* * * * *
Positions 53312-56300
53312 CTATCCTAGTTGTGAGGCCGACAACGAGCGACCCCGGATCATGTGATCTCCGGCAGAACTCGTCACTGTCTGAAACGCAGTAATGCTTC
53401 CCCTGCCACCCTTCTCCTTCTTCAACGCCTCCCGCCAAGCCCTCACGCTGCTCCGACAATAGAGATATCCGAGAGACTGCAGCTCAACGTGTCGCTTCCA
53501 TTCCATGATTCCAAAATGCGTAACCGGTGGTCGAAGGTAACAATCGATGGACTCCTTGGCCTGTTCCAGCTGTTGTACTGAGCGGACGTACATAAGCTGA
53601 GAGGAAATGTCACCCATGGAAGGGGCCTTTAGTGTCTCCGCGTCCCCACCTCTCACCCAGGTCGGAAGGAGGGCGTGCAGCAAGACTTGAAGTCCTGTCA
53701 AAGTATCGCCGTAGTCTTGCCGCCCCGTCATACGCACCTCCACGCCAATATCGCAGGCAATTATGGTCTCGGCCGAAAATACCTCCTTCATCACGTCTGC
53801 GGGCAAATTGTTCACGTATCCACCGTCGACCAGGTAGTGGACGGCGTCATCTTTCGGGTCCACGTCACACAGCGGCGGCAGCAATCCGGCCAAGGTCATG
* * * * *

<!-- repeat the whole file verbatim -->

Positions 53312-56300
53312 CTATCCTAGTTGTGAGGCCGACAACGAGCGACCCCGGATCATGTGATCTCCGGCAGAACTCGTCACTGTCTGAAACGCAGTAATGCTTC
53401 CCCTGCCACCCTTCTCCTTCTTCAACGCCTCCCGCCAAGCCCTCACGCTGCTCCGACAATAGAGATATCCGAGAGACTGCAGCTCAACGTGTCGCTTCCA
53501 TTCCATGATTCCAAAATGCGTAACCGGTGGTCGAAGGTAACAATCGATGGACTCCTTGGCCTGTTCCAGCTGTTGTACTGAGCGGACGTACATAAGCTGA
53601 GAGGAAATGTCACCCATGGAAGGGGCCTTTAGTGTCTCCGCGTCCCCACCTCTCACCCAGGTCGGAAGGAGGGCGTGCAGCAAGACTTGAAGTCCTGTCA
53701 AAGTATCGCCGTAGTCTTGCCGCCCCGTCATACGCACCTCCACGCCAATATCGCAGGCAATTATGGTCTCGGCCGAAAATACCTCCTTCATCACGTCTGC
53801 GGGCAAATTGTTCACGTATCCACCGTCGACCAGGTAGTGGACGGCGTCATCTTTCGGGTCCACGTCACACAGCGGCGGCAGCAATCCGGCCAAGGTCATG